hello-world (A project containing a controller, including a single vanilla Message and a single remote method)
notes (A project containing a basic working example, including a memory database)
We are presented with four options as starting points:
- api-server (A LoopBack API server with local User auth)
- empty-server (An empty LoopBack API, without any configured models or datasources)
- hello-world (A project containing a controller, including a single vanilla Message and a single remote method)
- notes (A project containing a basic working example, including a memory database)
We will choose the default option as it is useful to have a built-in User model to extend from when building our model for our users.
Note: As alluded to above, it is best practice to extend base models such as
User rather than using them directly. If we have multiple objects extending from a base model and we modify a base model, there may be adverse effects on all the models extending it.
Pro tip: in the command line, type
k or ↑ or ↓ to navigate up or down.
Scaffolding application and running
? What’s the name of your application? band-app
? Enter name of the directory to contain the project: band-app
info change the working directory to band-app? Which version of LoopBack would you like to use? 3.x (current)
? What kind of application do you have in mind? api-server (A LoopBack API server with local User auth)
Generating .yo-rc.jsonI’m all done. Running npm install for you to install the required dependencies. If this fails, try running the command yourself. create .editorconfig
For an explanation of all the files and directories that the tool creates, see Project layout reference in the LoopBack documentation.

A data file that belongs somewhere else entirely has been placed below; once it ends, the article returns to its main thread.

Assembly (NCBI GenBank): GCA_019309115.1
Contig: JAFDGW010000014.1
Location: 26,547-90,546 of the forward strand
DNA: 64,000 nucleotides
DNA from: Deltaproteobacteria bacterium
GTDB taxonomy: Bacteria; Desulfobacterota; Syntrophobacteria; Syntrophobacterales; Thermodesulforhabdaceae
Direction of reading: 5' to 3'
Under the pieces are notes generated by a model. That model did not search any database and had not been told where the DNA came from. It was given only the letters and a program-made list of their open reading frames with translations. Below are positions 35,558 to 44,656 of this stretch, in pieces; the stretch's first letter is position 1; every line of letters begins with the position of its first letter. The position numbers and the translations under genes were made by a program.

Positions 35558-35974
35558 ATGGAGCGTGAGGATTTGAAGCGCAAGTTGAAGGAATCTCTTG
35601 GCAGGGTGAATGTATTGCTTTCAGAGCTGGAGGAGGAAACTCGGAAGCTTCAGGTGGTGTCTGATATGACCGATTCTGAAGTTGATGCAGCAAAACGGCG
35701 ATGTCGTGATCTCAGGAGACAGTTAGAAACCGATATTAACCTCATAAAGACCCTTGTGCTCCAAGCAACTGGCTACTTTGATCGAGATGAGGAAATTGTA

At this point, the tool has scaffolded our application. Then it runs
npm install to install all of the application’s external dependences. This may take a moment, depending on internet connection. Do not be alarmed by the many modules that are installed: to reduce duplication of effort, Node.js has a large ecosystem of many small modules. The Node package manager, npm, handles these modules in a smart and efficient manner.
Once the tool finishes installation of external modules, we will see a listing of these modules in a tree structure.
Handy next steps for our convenience
Next steps:Change directory to your app
$ cd band-appCreate a model in your app
$ lb modelRun the app
$ node .
At this point, our application is initialized and the terminal outputs some helpful next steps to continue development. We can run our node app with
node . and it will output, two URLs: one which will take us to the root of our app and one which takes us to our API explorer. There won’t be much at the explorer yet, but we will ‘explore’ that later (sorry for the pun), but if we go to the root of our application, we will see a timestamp letting us know it is working properly. The code that gets the timestamp and outputs it in the browser in our
server/server.js file. Until next time, you can check out that server file and see that it looks very much like an Express server (remember, Express underpins a LoopBack application.) We may also take a look at the
config.json file, which contains some of the configuration for our application, such as our API root, the host and port information. Feel free to poke around further.
In the next episode, we will initialize our first endpoint which will be generated based on some questions about our data. It’ll be fun, fast and easy! See you then.